In Greece, debt deal gets a mixed reception

By Theodora Tongas

Associated Press

Published: Tuesday, Feb. 21 2012 7:17 a.m. MST

A pensioner shouts slogans during a protest against the Greek government's planned pension cut, outside Labor Ministry in Athens, on Tuesday, Feb. 14, 2012.

Thanassis Stavrakis, Associated Press

Enlarge photo»

ATHENS, Greece — Greeks greeted uneasily the news on Tuesday that their country will likely avoid defaulting on its debts next month and the euro should remain their currency — at the cost of years of economic hardship.

The relief engendered by the 17-nation eurozone's decision to back a new €130 billion ($170 billion) rescue was offset by a grim reality: Greece faces many more years of sacrifice, on top of a grueling 24 months of austerity measures that have contributed to record high unemployment and a rapidly contracting economy.

"I don't see (the agreement) with any joy because again we're being burdened with loans, loans, loans, with no end in sight," Athens architect Valia Rokou said.

The deal in Brussels gives Greece its second financial lifeline in less than two years and the hope is that it will grant the country the breathing space to enact widespread reforms and set it back on a path to growth.

Greece has been surviving since May 2010 on a first €110 billion ($146 billion) batch of loans from the eurozone and the International Monetary Fund.

Some Greeks noted that despite the gloomy future, the rescue deals lightened the immediate financial uncertainty looming over the country.

"Everyone was depressed ... This news gives me great joy," said Christos Kontogeorgis, a pensioner in the capital.

As well as securing another deal with its European partners and the IMF, Greece is hoping to get its private creditors to agree a massive writedown in the holdings of their Greek debt. Banks, pension funds and other private investors are being asked to forgive some €107 billion ($142 billion) of the total €206 billion ($273 billion) in devalued Greek government bonds they hold.

Private bondholders will trade their bonds with new ones carrying much longer maturities and lower interest rates — an annual 2 percent by 2015, 3 percent to 2021 and 4.3 percent after that.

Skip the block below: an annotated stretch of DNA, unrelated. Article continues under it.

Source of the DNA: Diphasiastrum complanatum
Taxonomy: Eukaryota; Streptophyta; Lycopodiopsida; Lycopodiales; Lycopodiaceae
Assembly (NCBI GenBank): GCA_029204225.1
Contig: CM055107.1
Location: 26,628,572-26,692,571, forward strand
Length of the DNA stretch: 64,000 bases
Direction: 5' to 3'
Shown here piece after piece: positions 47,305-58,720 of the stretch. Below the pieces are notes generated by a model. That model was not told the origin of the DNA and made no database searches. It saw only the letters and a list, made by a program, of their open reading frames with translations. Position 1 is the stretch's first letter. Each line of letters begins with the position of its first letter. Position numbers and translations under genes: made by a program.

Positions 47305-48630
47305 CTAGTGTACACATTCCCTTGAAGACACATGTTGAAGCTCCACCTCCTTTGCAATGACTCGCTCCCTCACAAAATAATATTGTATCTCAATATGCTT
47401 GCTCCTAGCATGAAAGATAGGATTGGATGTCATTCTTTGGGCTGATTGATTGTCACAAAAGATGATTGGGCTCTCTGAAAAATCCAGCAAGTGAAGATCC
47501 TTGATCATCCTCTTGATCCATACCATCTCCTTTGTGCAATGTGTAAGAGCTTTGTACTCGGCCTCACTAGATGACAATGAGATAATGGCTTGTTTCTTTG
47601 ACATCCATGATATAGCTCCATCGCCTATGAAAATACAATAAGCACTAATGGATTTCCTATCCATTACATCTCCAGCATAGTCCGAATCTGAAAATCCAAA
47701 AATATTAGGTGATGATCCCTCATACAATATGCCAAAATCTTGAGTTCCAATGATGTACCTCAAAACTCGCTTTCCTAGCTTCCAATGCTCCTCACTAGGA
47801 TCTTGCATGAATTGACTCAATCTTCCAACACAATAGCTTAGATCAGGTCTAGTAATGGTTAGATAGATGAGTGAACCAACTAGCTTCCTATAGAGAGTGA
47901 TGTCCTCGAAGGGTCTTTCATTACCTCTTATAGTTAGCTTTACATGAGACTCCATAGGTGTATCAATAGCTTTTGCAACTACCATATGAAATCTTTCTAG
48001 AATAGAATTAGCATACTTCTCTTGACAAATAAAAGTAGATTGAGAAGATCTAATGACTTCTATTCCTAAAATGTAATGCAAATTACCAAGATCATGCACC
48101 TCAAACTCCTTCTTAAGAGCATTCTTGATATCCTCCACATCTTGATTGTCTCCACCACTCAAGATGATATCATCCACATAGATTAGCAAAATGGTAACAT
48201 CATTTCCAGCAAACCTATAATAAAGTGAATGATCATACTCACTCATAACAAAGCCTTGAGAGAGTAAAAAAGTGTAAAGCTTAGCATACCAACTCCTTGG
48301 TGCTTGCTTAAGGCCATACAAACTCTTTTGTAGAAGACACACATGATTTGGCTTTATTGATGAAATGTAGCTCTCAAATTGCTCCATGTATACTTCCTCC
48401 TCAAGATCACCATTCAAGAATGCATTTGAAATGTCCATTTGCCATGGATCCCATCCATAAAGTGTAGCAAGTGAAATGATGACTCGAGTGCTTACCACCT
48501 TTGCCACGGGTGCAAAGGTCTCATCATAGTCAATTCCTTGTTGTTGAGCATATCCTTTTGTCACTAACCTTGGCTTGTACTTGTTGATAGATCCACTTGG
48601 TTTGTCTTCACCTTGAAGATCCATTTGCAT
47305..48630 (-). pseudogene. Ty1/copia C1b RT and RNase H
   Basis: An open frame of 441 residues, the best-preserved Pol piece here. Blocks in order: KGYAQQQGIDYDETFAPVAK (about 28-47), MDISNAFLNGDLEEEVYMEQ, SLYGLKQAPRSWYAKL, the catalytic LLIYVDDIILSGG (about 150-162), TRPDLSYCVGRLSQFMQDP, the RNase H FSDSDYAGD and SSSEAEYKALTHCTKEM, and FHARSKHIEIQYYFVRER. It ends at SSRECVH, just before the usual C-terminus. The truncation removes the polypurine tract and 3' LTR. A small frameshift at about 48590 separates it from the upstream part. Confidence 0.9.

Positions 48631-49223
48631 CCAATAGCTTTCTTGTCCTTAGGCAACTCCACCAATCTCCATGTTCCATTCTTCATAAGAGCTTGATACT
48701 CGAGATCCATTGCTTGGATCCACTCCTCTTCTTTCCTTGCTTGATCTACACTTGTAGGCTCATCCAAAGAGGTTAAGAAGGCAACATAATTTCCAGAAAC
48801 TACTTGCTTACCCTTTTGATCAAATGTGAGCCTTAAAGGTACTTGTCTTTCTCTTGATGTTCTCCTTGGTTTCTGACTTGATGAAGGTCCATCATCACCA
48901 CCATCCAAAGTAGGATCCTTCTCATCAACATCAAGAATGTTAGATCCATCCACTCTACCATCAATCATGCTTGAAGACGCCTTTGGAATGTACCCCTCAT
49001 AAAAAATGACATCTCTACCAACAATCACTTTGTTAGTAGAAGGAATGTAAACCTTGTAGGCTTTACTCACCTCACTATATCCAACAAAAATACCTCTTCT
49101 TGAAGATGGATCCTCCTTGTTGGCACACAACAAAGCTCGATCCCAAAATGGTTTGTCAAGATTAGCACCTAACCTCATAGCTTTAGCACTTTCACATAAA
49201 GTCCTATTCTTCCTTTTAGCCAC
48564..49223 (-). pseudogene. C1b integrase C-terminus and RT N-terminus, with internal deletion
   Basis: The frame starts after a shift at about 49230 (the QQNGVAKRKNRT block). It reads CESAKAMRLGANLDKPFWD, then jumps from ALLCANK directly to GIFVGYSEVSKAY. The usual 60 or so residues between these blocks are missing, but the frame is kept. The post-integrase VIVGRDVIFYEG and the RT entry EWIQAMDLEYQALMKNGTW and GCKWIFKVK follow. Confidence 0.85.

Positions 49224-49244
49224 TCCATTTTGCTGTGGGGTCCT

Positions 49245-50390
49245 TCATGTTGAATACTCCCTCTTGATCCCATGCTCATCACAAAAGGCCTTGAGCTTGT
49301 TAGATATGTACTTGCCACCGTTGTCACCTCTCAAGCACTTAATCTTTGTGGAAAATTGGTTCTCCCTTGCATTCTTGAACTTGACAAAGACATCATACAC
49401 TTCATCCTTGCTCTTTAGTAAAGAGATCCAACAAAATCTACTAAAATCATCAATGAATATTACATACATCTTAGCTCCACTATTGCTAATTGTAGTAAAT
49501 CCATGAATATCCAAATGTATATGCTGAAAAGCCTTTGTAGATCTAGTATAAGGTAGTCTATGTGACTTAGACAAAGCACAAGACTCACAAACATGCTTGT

"It's not every day that €100 billion in public debt is written off, or loans for €130 billion agreed," Ta Nea newspaper said in an editorial. "There will be new sacrifices and difficulties, particularly for middle and lower earners. We must hope that this new period will become an opportunity for growth and better prospects."

The head of the conservative New Democracy party, the junior partner in Greece's interim coalition government, said the deal buys Greece time and hope of recovery.

"Greece is in pain and the people is suffering, therefore this is no time for jubilation," Antonis Samaras said during a visit to Cyprus.

Greece is in a fifth year of recession, with the economy forecast to shrink 4.5 percent this year before starting to expand again in 2014 — although by then it will have contracted by more than 17 percent since the beginning of the crisis in 2009. Unemployment is at 21 percent, with one in two workers under 25 out of a job.

Majority Socialist leader George Papandreou urged Greeks "to continue the fight we have started, despite the huge price, and not abandon the effort halfway through."

Without either aspect of Tuesday's agreement, Greece would have soon been forced to default on its debts — halting pension and civil servant salary payments. In all likelihood, Greece would have had to leave the common European currency it joined in 2001.

"I feel relieved to start with, because my country has escaped the immediate danger it faced," said Athens lawyer George Sabalos, 40. "But I'm also troubled by our partners' demand that the country's constitution should be modified as part of the guarantees they are seeking, because I believe that is a rather excessive demand that goes against the principle of solidarity."

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